Today marked one month since we set off on our summer European road trip. Given the wet and miserable weather, we decided to celebrate with a ‘Holiday Food Day’.
That meant gathering together a combination of foods from France, Italy, Austria and Switzerland. Viennese whirls and French patisseries. Baguettes and saucisson. Camembert and gorgonzola. Apple strudel. And a recreation of our favourite meal: schnitzel with buttered noodles, which we had all enjoyed in a tavern in Lucerne.
It’s a tough life, eh?
Schnitzel generally involves frying a flattened piece of meat covered in breadcrumbs. It’s most commonly served with chips but can also be accompanied by noodles, as mentioned in the song My Favourite Things from The Sound of Music.
Cream-coloured ponies and crisp apple strudels
Doorbells and sleigh bells
And schnitzel with noodles
Wild geese that fly with the moon on their wings
These are a few of my favourite things
One of the biggest joys of travel for me is the opportunity to experience new cultures – and especially their food. It’s something I’m glad the kids have also embraced. Wherever we go, they learn a smattering of the language. (I’m not particularly fluent in any European languages, although I can order two beers in several. What more do you need?) They take note of the similarities and differences between one country and the next. And they eat the food. Okay, they may not like all of it but they’re willing to try. And you can’t really go wrong with pizza, pasta, cake and stuff-in-breadcrumbs-with-chips anyway.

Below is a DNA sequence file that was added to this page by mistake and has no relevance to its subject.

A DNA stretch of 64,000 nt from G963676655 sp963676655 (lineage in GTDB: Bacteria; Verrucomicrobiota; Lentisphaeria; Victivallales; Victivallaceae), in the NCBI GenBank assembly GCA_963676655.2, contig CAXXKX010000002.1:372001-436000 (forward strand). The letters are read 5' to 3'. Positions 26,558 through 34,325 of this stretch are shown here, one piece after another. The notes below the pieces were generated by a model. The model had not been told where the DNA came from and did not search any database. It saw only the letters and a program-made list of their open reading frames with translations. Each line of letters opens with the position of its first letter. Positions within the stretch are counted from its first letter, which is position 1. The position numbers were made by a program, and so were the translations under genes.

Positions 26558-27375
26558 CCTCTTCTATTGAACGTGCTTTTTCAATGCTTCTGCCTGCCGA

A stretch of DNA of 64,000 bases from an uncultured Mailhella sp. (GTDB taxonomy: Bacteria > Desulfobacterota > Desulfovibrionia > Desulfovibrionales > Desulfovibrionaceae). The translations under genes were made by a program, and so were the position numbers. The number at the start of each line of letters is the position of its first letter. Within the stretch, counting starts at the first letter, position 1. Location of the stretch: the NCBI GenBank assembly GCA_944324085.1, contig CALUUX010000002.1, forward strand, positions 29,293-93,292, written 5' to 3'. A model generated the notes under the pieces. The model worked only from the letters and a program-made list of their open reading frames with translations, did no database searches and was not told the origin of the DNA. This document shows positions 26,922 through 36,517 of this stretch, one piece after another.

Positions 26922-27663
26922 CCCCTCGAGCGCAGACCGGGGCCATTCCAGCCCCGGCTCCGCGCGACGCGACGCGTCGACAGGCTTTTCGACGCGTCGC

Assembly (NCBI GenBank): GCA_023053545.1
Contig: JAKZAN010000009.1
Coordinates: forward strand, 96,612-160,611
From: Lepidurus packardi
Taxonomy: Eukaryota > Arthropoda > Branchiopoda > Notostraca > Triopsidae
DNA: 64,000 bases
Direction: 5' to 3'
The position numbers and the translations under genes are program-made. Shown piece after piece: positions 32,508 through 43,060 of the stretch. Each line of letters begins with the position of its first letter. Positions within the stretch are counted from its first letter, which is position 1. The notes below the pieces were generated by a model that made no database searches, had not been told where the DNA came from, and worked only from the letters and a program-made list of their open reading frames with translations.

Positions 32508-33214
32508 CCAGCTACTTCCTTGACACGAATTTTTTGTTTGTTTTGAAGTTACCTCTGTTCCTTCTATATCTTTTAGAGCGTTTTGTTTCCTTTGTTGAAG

Eating schnitzel evokes memories of a school trip to the Swiss Alps in the summer holiday between years eight and nine. We took cable cars up and down mountains and basically ate schnitzel and chips every night for 1½ weeks. Even now, I still remember it well.
It’s funny how, when you’re a child in a foreign country, new food can leave more lasting memories than spectacular Alpine views. Our kids do still talk about every different aspect of recent holidays. It’s not just about the food, by any means. But I wonder what they will say a few years down the line when I ask them to recall a few of their favourite things? I suppose if they’re able to fondly recount some of the meals we’ve eaten while we were away on holiday, that’s no bad thing.